You probably think of bubbles as delightful —whether in your drink or being created by little kids. However, there’s waaay more to bubbles — their power can be harnessed in scientific fields including medicine. Brandon Patterson, a PhD student in mechanical engineering, lets us know what’s poppin’ in the world of bubbles.
Yearning for something more extra-terrestrial? Dr. Tim Chambers — who works on science education, both locally as a teacher, and with organizations like NASA — fills us in on exoplanet research. Astronomers have found thousands of planets beyond our solar system — what might we learn about and from their discoveries? And what’s still unknown?
Grab a friend and a drink (bubbly or not!), and we’ll see you for the next Nerd Nite!
When: September 18th, 2014, doors at 630pm, talks at 7pm!
Where: LIVE, 102 S First St, Ann Arbor
Moola: FREE! Thanks, Ann Arbor District Library!
Brandon Patterson – Bubbles and sound: Explosions in people for the greater good
Everyone knows that bubbles delight children, clean dishes, and add the fizz to champagne. But it may surprise you to find out that they can also wreak havoc on ships, deliver cancer drugs to the brain, and break apart anything from steel to human tissue. During this talk we’ll step into the wonderful world of bubbles and take a look at how scientists are trying to use ultrasound to trigger carefully controlled bubble collapses and explosions in the body to fight cancer, kidney stones, and other ailments.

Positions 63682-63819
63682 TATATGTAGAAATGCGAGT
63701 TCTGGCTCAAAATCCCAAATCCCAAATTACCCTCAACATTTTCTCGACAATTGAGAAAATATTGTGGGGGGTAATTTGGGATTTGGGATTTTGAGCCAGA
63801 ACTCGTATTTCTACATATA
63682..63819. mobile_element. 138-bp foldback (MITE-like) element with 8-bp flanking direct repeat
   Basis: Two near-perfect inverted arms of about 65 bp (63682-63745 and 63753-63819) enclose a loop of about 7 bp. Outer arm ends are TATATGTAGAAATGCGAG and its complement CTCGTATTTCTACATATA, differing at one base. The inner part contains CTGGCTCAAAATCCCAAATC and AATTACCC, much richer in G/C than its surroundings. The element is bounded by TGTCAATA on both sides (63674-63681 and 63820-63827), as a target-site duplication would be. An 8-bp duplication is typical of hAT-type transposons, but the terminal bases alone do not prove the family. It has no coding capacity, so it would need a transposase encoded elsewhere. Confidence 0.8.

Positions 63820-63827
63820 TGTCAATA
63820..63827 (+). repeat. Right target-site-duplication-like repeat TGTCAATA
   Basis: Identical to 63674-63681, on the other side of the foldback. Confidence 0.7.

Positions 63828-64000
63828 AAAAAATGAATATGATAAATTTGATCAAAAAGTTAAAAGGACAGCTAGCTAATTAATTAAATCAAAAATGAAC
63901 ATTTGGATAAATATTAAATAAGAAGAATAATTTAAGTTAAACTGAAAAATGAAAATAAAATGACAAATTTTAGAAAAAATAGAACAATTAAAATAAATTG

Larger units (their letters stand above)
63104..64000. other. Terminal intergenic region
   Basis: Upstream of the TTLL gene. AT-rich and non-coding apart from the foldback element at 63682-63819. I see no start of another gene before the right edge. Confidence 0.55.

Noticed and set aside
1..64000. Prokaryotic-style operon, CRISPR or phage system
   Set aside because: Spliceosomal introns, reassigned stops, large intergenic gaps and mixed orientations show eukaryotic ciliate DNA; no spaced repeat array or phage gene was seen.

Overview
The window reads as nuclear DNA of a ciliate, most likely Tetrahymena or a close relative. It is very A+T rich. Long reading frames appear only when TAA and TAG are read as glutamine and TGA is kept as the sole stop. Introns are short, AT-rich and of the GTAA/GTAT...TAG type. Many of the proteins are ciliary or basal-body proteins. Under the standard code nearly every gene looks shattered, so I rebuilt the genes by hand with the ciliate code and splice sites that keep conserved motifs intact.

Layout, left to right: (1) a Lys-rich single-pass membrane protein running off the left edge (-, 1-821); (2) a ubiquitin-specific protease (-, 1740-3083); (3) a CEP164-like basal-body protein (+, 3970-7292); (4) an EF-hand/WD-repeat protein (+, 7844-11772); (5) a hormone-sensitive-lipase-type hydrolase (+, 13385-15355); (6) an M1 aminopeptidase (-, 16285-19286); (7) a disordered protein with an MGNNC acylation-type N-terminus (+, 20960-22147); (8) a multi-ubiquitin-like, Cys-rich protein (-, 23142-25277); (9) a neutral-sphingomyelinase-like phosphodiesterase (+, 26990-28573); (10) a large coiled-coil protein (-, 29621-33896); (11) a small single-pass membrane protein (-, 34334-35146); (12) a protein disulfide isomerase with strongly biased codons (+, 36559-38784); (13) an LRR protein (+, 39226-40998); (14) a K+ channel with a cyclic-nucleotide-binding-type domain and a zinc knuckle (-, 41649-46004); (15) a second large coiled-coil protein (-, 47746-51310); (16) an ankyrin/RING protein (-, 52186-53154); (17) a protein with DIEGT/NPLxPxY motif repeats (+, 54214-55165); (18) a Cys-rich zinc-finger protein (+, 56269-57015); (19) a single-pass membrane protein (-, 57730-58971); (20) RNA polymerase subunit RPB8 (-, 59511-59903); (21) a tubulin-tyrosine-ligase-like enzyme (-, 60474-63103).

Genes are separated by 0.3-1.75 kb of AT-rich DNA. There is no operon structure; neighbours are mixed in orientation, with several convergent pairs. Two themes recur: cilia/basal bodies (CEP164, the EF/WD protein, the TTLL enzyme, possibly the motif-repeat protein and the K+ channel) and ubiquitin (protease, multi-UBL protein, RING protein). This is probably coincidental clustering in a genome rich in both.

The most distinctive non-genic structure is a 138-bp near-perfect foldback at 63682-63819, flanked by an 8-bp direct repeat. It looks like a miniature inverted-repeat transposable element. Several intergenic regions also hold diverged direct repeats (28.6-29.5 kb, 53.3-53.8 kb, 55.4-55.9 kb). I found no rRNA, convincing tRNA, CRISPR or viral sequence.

About Brandon Patterson:
Brandon is a cheerful and curious fellow, haphazardly wandering through life as he tries to figure out how the world works. For now his wandering has brought him to the University of Michigan to pursue a Ph.D. in mechanical engineering, studying how bubbles collapse and explode in tissue. When not playing with bubbles, Brandon enjoys biking, reading, tinkering, and arguing.
Tim Chambers – Extrasolar Planets in a (very large) Nutshell
In the past twenty years, astronomers have detected thousands of planets outside our solar system. In this talk, you’ll learn about the techniques scientists use to discover exoplanets and study their properties. You’ll also see some of the unusual findings of exoplanet research so far, and what questions astronomers in the field are currently trying to answer.
About Tim Chambers:
Tim earned a PhD in physics at the University of Arizona, but bleeds Maize and Blue from his years as an undergrad in Ann Arbor. He is currently dividing his time between teaching high school and developing educational materials for NASA and other space science organizations. Outside of work, he can be found brewing beer, slaying dragons, or rocking out.